Over the past few years, and after decades as little more than a mathematical curiosity, useful industrial applications of AI have become commonplace. AI is now recognized as one of the primary drivers of computing development. In 2018, Canadians Yoshua Bengio, Geoffrey Hinton and Yann LeCun – the ‘godfathers of AI’ – received the Turing Award, computing’s highest honor, for their foundational work on deep learning. The International Data Corporation forecasts that worldwide revenues for the AI market will grow to nearly $330 billion in 2021, and will exceed $550 billion by 2024 (IDC Semiannual AI Tracker, January 2021).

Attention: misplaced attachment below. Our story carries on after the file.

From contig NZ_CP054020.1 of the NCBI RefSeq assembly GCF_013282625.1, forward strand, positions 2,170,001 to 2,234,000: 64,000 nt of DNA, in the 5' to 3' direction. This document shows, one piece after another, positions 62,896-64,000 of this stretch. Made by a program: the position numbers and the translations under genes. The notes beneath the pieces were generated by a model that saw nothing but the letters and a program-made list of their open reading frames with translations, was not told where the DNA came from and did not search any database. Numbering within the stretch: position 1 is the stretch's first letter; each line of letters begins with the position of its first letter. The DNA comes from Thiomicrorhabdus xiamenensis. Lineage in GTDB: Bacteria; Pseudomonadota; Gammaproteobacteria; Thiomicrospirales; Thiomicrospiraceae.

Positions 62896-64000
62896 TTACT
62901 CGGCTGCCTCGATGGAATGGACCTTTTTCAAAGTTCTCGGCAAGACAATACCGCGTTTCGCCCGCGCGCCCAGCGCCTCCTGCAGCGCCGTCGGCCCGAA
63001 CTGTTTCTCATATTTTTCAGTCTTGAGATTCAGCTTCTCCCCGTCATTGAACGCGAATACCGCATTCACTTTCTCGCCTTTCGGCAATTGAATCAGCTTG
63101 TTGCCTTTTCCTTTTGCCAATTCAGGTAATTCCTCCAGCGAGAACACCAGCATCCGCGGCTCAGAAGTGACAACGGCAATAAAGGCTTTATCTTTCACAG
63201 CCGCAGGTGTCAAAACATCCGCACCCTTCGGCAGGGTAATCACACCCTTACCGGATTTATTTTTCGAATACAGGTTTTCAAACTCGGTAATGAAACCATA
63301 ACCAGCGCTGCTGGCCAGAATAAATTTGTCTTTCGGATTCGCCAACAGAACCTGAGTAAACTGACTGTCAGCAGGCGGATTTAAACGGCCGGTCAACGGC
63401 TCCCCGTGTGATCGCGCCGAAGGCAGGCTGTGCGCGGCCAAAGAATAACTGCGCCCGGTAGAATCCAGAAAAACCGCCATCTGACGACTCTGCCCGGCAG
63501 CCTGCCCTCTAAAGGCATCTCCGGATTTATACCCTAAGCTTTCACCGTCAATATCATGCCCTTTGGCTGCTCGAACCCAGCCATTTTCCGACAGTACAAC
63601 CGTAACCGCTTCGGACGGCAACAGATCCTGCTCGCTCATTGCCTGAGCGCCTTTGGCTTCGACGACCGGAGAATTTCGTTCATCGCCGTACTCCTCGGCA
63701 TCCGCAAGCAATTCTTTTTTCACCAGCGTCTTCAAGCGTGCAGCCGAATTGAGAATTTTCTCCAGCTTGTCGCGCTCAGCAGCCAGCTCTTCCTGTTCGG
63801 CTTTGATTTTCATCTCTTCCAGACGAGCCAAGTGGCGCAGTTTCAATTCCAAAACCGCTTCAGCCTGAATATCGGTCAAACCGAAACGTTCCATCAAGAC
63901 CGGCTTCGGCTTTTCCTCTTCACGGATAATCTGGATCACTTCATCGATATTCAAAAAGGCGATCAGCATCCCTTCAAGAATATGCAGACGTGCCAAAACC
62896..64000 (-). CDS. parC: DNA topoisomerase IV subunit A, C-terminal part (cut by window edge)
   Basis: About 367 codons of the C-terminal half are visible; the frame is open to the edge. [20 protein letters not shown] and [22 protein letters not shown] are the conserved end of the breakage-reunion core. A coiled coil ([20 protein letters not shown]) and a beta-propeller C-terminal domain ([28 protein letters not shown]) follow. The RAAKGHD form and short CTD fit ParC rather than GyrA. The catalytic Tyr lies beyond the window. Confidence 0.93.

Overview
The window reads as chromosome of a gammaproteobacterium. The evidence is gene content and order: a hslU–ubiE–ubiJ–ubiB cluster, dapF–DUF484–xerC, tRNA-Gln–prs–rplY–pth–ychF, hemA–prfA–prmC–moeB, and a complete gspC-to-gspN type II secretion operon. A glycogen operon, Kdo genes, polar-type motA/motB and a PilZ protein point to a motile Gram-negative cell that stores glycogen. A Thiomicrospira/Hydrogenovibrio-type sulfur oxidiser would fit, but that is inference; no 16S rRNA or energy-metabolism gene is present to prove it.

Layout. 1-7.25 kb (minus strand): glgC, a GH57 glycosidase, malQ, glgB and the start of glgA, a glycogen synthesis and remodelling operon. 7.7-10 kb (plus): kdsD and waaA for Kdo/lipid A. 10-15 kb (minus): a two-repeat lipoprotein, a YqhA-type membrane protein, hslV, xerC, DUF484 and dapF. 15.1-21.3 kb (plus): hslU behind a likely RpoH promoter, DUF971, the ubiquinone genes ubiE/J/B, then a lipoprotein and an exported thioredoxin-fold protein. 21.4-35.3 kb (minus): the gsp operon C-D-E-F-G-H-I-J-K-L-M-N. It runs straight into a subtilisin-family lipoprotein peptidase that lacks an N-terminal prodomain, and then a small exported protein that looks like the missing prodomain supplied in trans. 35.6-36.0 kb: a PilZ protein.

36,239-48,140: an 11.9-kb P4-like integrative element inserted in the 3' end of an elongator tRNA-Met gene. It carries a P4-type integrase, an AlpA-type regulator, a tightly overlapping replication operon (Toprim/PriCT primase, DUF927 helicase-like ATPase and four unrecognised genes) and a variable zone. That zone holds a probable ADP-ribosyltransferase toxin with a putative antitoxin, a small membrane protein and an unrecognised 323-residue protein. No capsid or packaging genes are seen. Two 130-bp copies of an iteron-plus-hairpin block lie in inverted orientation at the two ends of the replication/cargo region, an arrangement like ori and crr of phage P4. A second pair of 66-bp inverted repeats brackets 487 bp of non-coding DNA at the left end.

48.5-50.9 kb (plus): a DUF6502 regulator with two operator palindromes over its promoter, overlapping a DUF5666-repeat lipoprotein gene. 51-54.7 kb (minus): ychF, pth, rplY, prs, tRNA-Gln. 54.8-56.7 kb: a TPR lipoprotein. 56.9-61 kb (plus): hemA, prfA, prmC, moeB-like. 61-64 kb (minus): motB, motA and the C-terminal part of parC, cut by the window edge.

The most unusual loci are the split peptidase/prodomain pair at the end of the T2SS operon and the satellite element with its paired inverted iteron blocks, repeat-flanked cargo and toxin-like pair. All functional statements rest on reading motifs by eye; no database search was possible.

Driven and enabled by the extraordinary growth of data globally, this surge in the AI industry has also spurred a flood of AI-related patenting. It is difficult to overstate the speed at which AI-based inventions have become part of the computing world and part of the patent landscape. Figure 1 shows the number of issued US patents per year that include AI-related terms in their description. In the early 2000s, around 1,000 US patents were issued each year that included the terms ‘back propagation’, ‘computer vision’, ‘object recognition’, ‘natural language processing’, ‘artificial intelligence’, ‘machine learning’ (ML) or ‘deep learning’. Beginning in about 2009, however, those numbers show nearly exponential growth. Similarly, a 2020 study by the EPO found that filings in the “core technologies underlying artificial intelligence” increased, on average, by 54.6% each year since 2010 (Patents and the Fourth Industrial Revolution, the EPO). Evidently, protecting AI inventions has become more popular with every year.
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